Read as Sue Nadel gives her take on a career in Soap Making. Find her at www.youscentme.com and on her Twitter feed on the sidebar of this interview.
What do you do for a living?
I’ve yet to make a real living from it, but I’m a soapmaker.
How would you describe what you do?
I make handcrafted bath & body products.
What does your work entail?
Making products, researching ingredients for safety, running our website (youscentme.com), and being the director for all our social media outlets; we are on:
What’s a typical work week like?
Making products. Filling orders. Purchasing supplies. Answering emails. Participating in social media. Paying bills.
How did you get started?
I was channel surfing & caught a PBS program on making your own cosmetics. I’m a beauty product addict anyway so this was a perfect choice. I then started making products for family and friends, and the rest as they say is history.
What do you like about what you do?
The creativity. There are so many ways to be creative with soap — colors, swirls, the oils you choose. There are also so many TYPES of soap — bar, liquid, cream, whipped, transparent, melt & pour. Next month I’m taking a class to learn how to make soap cupcakes — the possibilities are endless! I love the camraderie among my fellow soapmakers. They are an incredibly supportive group.
What do you dislike?
Printing labels. Packaging. Shipping costs (most of my supplies must be ordered via mail).
How do you make money/or how are you compensated?
I make money by selling products.
How much money do Soapmakers make?
It can vary. I have one friend who one year grossed $80,000 in sales. According to wahm.com, the salary range for a soapmaker is $22,000-$38,000. Simplyhired.com says the average salary is $57,000. Soapmakers can also make additional income by teaching classes, writing articles for trade publications, and speaking engagements/ performing demos at soapmaking gatherings.
How much money did/do you make starting out?
My first year I think I made a couple of hundred dollars.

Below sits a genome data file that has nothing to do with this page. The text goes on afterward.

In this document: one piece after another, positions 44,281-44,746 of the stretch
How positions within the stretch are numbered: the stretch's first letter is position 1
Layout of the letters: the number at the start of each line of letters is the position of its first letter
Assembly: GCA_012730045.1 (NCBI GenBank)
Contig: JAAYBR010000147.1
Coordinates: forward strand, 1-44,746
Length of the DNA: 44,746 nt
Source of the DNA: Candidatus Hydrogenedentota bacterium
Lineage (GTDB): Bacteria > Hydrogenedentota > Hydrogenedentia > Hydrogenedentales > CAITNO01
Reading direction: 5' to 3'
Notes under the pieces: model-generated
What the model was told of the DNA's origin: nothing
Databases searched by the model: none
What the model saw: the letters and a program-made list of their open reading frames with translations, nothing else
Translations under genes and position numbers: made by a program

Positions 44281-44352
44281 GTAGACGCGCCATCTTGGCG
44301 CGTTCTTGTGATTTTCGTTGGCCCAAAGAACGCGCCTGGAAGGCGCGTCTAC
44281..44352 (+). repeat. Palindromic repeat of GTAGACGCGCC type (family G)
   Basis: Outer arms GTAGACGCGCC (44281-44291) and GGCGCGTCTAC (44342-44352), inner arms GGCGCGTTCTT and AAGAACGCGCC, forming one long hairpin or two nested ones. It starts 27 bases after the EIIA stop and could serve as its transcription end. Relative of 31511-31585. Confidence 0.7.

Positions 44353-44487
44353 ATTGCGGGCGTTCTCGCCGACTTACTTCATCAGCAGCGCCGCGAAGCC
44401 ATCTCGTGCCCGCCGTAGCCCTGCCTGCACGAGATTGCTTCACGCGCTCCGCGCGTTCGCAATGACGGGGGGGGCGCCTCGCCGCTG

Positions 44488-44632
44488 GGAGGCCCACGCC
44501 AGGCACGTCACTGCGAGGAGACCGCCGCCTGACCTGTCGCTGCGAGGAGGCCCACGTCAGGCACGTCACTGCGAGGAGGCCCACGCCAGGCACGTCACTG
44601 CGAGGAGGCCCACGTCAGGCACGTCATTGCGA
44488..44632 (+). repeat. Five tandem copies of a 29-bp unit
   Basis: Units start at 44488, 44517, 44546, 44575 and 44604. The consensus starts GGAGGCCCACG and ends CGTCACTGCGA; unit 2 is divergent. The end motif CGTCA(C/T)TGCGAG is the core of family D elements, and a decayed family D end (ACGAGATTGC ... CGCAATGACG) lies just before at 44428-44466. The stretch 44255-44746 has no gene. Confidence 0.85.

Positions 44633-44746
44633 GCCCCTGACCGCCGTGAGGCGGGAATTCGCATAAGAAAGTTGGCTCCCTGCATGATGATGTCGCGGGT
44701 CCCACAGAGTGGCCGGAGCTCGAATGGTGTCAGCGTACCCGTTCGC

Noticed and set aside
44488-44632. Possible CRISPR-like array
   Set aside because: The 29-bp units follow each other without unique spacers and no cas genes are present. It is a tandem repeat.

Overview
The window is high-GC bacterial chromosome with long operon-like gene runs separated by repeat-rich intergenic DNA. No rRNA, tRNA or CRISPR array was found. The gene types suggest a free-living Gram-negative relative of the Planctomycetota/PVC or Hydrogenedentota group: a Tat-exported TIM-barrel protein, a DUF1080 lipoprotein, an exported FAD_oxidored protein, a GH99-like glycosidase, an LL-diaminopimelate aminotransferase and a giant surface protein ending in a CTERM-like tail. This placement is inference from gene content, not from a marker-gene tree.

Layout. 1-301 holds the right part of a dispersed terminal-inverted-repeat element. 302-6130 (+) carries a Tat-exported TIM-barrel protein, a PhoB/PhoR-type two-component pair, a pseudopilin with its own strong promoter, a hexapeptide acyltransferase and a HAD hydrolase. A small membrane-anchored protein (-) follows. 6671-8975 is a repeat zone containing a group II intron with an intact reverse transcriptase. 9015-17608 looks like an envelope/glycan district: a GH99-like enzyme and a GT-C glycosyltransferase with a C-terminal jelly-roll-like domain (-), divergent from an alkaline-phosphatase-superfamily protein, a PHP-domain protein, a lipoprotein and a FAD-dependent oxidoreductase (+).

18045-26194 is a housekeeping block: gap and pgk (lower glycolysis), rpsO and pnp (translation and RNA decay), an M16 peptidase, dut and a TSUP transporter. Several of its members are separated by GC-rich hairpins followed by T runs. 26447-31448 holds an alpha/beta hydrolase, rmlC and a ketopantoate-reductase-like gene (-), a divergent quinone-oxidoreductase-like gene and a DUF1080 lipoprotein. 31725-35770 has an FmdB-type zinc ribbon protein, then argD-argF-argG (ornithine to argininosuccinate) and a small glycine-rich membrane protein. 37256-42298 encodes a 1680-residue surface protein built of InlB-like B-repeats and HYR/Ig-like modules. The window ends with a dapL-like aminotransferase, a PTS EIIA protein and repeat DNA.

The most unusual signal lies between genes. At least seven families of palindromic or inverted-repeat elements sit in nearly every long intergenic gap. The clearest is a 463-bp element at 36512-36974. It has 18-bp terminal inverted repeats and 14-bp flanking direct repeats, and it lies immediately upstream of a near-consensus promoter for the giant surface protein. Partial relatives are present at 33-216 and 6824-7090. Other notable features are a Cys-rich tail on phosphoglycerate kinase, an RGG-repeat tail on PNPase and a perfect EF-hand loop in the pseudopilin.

What education, schooling, or skills are needed to do this?
You can take classes, read books, watch DVDs, and watch videos on YouTube to get the basics.
What is most challenging about what you do?
When people ask why should they pay x amount of dollars for a bar of soap, when they can pick soap up at supermarket for a few cents per bar. While price wise, that may be true, look at the ingredients on the bar of soap purchased at the supermarket. Most mass produced soap companies take the glycerin out of their soap. They may also contain harsh detergents that irritate and dry the skin. Handmade soap leaves in the glycerin, which is a humectant and draws moisture to the skin. Handmade soap cleans skin gently without stripping skin of its natural oils.
What is most rewarding?
Nothing is more rewarding than having a customer loving my products and referring their friends and relatives. I take great satisfaction out of someone picking up one of my products and saying, “wow! You made that?” or says that my products smell amazing.
What advice would you offer someone considering this career?
If you’re looking for a 9-5 job, you might want to consider a different career. Many soapmakers sell their products at farmer’s markets and craft fairs. These events are usually held on the weekend. Take a class first to see if soapmaking is for you. Then research, research, research. Research the ingredients you want to use. What qualities will they add to your product? Are the fragrances you want to use skin safe? Not all are. Make several batches. Give your soaps to friends and relatives & get their feedback. Don’t be discouraged if your batches turn out less than perfect. Keep at it. Find your niche. There are a LOT of soapmakers out there. What differentiates your product from others that are already on the market? Don’t expect to make a lot of money when you’re first starting out. Cultivating a following takes time.
How much time off do you get/take?
Because I’m disabled, being a soapmaker allows me the flexibility with the time I need to take care of health issues. A couple of years ago I needed 2 months to recover from surgery. The year before that I was laid up for 6 weeks with a stress fracture. Even when I’m laid up or away from home, there’s almost always a computer nearby, and I upgraded to a smartphone earlier this month, so I can answer emails & see what’s doing on social media, so I guess I’m never totally on vacation, lol.
What is a common misconception people have about what you do?
That I also make candles.
What are your goals/dreams for the future?
My short term goal is to get a new logo design & have professionally printed labels. My ultimate dream is to have a devoted soap studio where I have enough room to make products and store supplies.
What else would you like people to know about your job/career?
Soapmaking is a constant learning process. Whether it’s exploring exciting soapmaking related avenues like aromatherapy or herbalism, experimenting with a recipe or learning a new technique, there’s always something new to learn to keep your brain challenged.